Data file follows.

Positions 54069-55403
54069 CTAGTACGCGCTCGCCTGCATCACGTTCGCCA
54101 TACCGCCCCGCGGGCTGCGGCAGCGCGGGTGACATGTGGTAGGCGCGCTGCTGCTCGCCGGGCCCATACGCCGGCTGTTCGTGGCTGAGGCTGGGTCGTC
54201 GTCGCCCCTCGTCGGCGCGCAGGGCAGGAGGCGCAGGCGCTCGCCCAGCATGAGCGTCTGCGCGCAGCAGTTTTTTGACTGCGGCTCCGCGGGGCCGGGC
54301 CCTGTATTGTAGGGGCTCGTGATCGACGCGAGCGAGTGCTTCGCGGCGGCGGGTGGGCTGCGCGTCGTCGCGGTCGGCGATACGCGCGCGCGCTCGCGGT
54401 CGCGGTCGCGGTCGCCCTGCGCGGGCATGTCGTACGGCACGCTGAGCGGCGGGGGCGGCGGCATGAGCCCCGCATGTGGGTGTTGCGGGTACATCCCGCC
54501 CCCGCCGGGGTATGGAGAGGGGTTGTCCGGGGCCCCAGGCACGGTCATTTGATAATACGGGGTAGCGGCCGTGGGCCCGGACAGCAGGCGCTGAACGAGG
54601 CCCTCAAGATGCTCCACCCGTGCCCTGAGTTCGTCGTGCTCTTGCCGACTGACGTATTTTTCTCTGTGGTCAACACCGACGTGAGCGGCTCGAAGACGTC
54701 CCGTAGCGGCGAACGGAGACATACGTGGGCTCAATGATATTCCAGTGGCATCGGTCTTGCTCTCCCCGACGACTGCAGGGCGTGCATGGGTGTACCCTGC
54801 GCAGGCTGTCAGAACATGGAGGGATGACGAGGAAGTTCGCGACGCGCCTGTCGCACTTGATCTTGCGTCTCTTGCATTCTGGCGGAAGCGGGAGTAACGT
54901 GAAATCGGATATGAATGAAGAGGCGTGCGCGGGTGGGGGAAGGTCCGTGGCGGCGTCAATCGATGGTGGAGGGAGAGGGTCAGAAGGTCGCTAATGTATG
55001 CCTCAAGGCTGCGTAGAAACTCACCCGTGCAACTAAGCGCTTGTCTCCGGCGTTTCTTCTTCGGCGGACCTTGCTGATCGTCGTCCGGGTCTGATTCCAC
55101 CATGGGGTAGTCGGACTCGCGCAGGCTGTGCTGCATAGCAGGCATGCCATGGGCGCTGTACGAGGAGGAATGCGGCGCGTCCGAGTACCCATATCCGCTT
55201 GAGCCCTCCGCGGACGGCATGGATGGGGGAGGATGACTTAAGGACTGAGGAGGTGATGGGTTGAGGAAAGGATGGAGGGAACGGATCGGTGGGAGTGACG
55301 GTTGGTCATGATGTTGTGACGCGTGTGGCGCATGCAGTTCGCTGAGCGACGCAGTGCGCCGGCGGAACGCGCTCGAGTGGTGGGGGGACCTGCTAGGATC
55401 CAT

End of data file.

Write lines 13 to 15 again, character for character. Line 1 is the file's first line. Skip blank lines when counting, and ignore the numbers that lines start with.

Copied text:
55101 CATGGGGTAGTCGGACTCGCGCAGGCTGTGCTGCATAGCAGGCATGCCATGGGCGCTGTACGAGGAGGAATGCGGCGCGTCCGAGTACCCATATCCGCTT
55201 GAGCCCTCCGCGGACGGCATGGATGGGGGAGGATGACTTAAGGACTGAGGAGGTGATGGGTTGAGGAAAGGATGGAGGGAACGGATCGGTGGGAGTGACG
55301 GTTGGTCATGATGTTGTGACGCGTGTGGCGCATGCAGTTCGCTGAGCGACGCAGTGCGCCGGCGGAACGCGCTCGAGTGGTGGGGGGACCTGCTAGGATC